– The 8K trading gap is back in the spotlight, reported Cooley PubCo. In 2015 an academic study showed that corporate insiders consistently beat the market in their companies’ shares in the four days preceding 8K filings, the period the researchers called the ‘8K trading gap’. Five years later, in January 2020, by ‘an unusually bipartisan vote’ of 384 to 7, the US House of Representatives passed the 8K Trading Gap Act of 2019. A substantially similar bill was introduced in the Senate. ‘But then the bill disappeared into the vapor’, said Cooley PubCo. This week Cooley PubCo reported that a similar bill, the 8K Trading Gap Act of 2021, has been introduced in the House and in the Senate. It quoted Senator Chris Van Hollen, who put forward the Senate bill, as saying: ‘Time and again we’ve seen corporate executives take advantage of the 8K trading gap by selling off bundles of shares prior to a major announcement. It’s clear this gap gives corporate insiders a massive unfair advantage over the public… Our legislation will close this harmful loophole and provide fairness to everyday shareholders.’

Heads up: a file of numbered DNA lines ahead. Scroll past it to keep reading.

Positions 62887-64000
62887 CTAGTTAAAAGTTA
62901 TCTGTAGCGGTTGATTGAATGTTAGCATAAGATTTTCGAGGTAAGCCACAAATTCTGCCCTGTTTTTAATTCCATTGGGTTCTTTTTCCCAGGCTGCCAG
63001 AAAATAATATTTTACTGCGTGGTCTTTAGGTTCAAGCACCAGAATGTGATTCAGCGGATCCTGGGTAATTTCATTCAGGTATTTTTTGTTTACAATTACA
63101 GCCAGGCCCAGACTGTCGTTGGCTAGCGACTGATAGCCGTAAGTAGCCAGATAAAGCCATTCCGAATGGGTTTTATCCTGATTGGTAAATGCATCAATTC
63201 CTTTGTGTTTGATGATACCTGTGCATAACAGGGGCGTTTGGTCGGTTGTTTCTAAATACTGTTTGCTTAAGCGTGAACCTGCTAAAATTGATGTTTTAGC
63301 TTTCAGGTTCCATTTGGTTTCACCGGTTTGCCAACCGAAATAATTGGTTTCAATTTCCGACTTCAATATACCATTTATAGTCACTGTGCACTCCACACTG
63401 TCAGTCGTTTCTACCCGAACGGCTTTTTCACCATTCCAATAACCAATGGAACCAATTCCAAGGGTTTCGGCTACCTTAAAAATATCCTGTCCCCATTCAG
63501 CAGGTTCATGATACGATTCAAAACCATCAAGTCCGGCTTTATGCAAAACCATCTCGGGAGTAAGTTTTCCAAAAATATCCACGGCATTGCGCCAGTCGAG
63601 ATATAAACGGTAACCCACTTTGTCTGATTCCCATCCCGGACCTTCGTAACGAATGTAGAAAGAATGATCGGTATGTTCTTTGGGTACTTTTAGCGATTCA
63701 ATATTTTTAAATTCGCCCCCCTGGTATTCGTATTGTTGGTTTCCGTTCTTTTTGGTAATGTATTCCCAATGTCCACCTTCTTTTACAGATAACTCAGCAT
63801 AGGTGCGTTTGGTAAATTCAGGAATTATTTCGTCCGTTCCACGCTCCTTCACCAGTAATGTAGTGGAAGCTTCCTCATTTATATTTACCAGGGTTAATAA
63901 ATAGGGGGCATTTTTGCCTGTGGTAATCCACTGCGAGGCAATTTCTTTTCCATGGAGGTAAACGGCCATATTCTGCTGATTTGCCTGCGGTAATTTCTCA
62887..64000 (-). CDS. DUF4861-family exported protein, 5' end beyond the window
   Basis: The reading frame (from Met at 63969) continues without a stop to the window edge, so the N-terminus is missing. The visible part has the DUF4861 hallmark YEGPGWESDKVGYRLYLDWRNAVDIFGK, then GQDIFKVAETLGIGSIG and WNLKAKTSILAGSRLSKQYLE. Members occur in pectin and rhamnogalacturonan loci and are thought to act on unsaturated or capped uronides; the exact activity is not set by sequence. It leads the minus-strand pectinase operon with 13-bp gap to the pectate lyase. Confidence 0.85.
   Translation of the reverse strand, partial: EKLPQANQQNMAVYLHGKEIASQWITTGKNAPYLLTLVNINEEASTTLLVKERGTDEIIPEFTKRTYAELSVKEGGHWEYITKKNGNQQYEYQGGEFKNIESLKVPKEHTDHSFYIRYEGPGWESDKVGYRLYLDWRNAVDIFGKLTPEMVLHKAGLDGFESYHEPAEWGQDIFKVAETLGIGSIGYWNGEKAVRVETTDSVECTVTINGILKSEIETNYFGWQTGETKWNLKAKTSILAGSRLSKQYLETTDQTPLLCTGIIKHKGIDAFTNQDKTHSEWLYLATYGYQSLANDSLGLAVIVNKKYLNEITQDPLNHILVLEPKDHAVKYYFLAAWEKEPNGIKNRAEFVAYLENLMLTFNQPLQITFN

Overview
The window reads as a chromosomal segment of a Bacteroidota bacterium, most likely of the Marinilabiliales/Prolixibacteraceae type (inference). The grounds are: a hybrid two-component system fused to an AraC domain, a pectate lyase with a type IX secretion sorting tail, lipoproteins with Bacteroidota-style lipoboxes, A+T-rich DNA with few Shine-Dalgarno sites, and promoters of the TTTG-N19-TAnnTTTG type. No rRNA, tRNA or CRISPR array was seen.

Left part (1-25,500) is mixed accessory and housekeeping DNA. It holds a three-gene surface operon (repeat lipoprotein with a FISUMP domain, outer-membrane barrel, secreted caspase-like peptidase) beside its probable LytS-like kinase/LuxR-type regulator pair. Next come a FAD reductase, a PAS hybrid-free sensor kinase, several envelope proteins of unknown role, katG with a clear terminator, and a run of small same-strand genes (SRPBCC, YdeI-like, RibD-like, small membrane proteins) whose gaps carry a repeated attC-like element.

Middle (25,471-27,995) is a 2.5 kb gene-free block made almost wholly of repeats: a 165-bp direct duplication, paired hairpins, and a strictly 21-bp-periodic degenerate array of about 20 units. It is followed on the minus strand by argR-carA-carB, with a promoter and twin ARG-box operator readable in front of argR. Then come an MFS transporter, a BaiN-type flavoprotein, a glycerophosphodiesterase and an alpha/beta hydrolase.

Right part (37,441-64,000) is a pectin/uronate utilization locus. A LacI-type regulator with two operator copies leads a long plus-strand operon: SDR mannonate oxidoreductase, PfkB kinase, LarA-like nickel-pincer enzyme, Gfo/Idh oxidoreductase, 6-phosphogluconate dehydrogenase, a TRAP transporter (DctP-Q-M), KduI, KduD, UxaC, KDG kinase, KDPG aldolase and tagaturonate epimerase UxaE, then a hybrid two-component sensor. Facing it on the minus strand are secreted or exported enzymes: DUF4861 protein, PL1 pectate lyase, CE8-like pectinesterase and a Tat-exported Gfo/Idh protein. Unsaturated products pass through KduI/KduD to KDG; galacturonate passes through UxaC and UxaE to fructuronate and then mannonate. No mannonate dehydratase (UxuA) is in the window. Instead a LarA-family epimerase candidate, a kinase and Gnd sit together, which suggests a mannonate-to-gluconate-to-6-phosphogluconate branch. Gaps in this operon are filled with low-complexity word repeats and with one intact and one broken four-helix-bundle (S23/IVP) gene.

– Bloomberg noted that BlackRock voted against more than four times the number of board directors during the recent proxy season than it did in 2020, on the grounds that they failed to act on climate issues. The firm rejected 255 directors in the period ending June 30, up from 55 a year earlier, according to its latest stewardship report. It also did not support the management of 319 companies for climate-related reasons, compared with 53 in 2020. BlackRock said it supported 35 percent of 843 shareholder proposals it voted on in the recent proxy season, compared with 17 percent in the previous year. Of those, it backed about two thirds of the environmental resolutions, and about a third of the social and governance proposals, according to the report. Last year, BlackRock said it supported 11 percent of environmental proposals, 7 percent of social resolutions and 20 percent of those on governance matters. The asset manager said it held more than 2,300 conversations with company executives on climate and natural capital in the year ending June 30. The report did not give a corresponding number for the previous year.